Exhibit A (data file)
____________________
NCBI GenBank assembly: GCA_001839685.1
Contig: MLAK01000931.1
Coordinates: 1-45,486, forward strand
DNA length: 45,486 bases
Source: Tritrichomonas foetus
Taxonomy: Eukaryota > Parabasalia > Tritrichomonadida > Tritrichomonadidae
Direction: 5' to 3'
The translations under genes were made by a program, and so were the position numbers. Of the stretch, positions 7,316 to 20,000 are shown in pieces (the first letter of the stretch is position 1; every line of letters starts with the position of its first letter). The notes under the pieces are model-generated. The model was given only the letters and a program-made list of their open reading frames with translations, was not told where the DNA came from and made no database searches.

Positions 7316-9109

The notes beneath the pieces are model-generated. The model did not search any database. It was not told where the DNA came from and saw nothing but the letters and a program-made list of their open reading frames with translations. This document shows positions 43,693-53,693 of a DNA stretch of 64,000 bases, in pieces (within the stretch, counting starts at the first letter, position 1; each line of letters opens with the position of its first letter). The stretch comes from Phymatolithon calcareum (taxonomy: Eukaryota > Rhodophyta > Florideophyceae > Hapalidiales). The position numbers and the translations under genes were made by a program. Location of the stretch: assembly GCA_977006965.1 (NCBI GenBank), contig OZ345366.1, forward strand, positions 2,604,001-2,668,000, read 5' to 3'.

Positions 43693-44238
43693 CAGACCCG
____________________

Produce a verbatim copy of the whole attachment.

NCBI GenBank assembly: GCA_001839685.1
Contig: MLAK01000931.1
Coordinates: 1-45,486, forward strand
DNA length: 45,486 bases
Source: Tritrichomonas foetus
Taxonomy: Eukaryota > Parabasalia > Tritrichomonadida > Tritrichomonadidae
Direction: 5' to 3'
The translations under genes were made by a program, and so were the position numbers. Of the stretch, positions 7,316 to 20,000 are shown in pieces (the first letter of the stretch is position 1; every line of letters starts with the position of its first letter). The notes under the pieces are model-generated. The model was given only the letters and a program-made list of their open reading frames with translations, was not told where the DNA came from and made no database searches.

Positions 7316-9109

The notes beneath the pieces are model-generated. The model did not search any database. It was not told where the DNA came from and saw nothing but the letters and a program-made list of their open reading frames with translations. This document shows positions 43,693-53,693 of a DNA stretch of 64,000 bases, in pieces (within the stretch, counting starts at the first letter, position 1; each line of letters opens with the position of its first letter). The stretch comes from Phymatolithon calcareum (taxonomy: Eukaryota > Rhodophyta > Florideophyceae > Hapalidiales). The position numbers and the translations under genes were made by a program. Location of the stretch: assembly GCA_977006965.1 (NCBI GenBank), contig OZ345366.1, forward strand, positions 2,604,001-2,668,000, read 5' to 3'.

Positions 43693-44238
43693 CAGACCCG